Imagine a cell decomposition $M$ of an oriented compact surface without boundary. Denote by $E$ the set of all oriented edges of $M$. Then for each $e \in E$ there is a unique face $\varphi$ on the left of $e$. Denote by $s(e)$ the oriented edge following $e$ in the cycle of oriented edges in the boundary of $\varphi$. Then

$s: E \rightarrow E$

is a bijective map (a permutation of the elements of $E$). Denote by

$\rho: E \rightarrow E$

the map that assigns to $e$ the same edge with the opposite orientation. Then $\rho$ has no fixed points and satisfies

$\rho^2 = \textrm{id}_E$.

We claim that the whole cell-decomposition can be uniquely recontructed from the permution $s$ and the involution $\rho$ without fixed points: The set of faces $F$ can be recovered from $s,\rho$ as the set of cycles of $s$. A cycle of $s$ is a subset $\varphi \subset E$ which is invariant under $s$ (meaning $s(\varphi) = \varphi$) that cannot be decomposed in any way into smaller invariant subsets. Similarly, the outgoing oriented edges from a vertex $v$ are cycles of the permutation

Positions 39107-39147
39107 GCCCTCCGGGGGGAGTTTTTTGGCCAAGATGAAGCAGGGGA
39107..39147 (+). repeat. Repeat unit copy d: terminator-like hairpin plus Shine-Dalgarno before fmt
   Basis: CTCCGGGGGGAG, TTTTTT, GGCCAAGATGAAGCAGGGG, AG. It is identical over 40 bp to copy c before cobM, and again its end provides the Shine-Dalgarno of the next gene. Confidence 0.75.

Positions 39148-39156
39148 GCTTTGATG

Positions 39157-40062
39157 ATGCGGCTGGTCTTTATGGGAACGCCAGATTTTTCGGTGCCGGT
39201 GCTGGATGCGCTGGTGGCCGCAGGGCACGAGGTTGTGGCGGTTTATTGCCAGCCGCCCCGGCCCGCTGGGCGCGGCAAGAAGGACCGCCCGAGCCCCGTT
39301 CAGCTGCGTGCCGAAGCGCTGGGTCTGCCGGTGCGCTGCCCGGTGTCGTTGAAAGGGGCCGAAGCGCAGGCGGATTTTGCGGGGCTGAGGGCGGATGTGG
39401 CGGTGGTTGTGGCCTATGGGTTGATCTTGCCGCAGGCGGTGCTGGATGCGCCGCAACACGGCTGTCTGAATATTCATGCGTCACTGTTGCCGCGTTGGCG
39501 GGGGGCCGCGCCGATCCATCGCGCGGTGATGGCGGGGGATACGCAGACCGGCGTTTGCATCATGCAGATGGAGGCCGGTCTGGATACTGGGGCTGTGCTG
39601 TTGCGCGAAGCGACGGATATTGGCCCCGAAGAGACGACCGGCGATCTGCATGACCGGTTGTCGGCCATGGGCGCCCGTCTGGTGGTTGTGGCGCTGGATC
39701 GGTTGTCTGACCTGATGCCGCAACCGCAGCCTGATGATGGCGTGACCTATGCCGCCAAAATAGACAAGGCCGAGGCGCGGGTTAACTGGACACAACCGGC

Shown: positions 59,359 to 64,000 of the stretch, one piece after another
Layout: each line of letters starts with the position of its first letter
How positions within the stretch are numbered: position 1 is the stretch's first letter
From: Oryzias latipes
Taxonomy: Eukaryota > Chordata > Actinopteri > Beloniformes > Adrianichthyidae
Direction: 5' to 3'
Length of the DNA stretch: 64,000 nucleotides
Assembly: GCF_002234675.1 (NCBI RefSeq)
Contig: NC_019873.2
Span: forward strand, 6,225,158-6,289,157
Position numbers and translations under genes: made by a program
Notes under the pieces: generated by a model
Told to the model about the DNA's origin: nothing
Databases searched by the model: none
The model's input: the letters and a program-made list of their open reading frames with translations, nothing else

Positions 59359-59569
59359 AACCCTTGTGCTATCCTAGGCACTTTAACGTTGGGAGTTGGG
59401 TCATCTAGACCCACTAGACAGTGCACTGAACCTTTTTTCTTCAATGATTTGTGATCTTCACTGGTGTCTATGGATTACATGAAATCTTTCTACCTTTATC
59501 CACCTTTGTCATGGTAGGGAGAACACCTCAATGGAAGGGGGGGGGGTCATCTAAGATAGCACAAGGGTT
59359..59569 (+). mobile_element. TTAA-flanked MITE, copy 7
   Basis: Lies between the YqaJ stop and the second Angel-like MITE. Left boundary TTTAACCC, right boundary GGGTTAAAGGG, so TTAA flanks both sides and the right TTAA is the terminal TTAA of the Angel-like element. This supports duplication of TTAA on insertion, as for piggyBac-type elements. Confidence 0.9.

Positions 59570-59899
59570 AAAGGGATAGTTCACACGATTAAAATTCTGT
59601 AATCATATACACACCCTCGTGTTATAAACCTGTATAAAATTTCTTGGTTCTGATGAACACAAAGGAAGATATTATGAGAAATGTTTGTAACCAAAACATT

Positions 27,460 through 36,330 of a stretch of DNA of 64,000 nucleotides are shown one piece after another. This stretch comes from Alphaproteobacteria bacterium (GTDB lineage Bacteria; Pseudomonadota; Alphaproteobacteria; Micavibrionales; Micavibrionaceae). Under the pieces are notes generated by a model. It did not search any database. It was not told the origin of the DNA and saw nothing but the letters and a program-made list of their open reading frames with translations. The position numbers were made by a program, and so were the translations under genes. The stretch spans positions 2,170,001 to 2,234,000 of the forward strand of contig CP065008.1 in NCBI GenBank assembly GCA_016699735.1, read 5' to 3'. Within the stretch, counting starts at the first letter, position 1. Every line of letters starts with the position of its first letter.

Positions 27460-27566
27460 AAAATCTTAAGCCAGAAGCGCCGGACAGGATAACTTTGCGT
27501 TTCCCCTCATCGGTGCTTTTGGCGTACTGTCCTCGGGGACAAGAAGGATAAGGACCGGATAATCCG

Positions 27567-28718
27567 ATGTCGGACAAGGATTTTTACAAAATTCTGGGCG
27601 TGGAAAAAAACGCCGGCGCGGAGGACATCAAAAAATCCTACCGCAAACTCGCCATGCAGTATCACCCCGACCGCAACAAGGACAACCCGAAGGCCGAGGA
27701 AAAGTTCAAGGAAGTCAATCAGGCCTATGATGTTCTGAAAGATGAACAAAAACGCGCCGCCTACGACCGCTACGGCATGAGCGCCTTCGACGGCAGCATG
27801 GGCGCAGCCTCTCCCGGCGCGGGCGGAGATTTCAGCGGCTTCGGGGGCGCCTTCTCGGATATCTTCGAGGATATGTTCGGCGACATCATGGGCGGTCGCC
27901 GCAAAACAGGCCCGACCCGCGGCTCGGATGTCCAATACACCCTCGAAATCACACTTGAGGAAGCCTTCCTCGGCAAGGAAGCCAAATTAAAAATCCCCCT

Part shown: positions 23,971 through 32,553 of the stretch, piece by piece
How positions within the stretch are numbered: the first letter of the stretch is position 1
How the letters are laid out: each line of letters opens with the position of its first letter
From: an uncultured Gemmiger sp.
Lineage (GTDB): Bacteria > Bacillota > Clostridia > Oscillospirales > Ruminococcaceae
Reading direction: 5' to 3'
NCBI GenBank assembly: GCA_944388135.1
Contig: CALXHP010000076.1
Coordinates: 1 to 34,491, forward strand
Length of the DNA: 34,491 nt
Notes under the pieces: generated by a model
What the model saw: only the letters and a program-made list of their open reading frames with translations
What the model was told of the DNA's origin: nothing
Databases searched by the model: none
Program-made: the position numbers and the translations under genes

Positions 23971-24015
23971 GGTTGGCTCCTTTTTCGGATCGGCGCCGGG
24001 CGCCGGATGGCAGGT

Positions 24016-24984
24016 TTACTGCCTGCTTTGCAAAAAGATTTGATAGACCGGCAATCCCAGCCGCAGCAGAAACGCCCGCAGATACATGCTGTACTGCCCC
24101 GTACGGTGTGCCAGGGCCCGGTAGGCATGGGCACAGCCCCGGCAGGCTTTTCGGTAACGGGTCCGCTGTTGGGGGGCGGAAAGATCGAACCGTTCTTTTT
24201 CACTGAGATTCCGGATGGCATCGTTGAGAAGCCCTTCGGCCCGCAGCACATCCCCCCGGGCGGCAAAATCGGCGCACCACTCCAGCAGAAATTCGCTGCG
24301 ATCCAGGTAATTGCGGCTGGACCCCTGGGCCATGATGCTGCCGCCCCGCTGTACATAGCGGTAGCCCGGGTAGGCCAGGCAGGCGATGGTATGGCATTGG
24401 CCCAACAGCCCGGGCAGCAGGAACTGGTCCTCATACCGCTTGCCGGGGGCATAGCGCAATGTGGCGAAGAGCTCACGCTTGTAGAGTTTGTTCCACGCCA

$s\circ \rho : E \rightarrow E$.

Finally, unoriented edges $\epsilon$ are represented as cycles of $\rho$.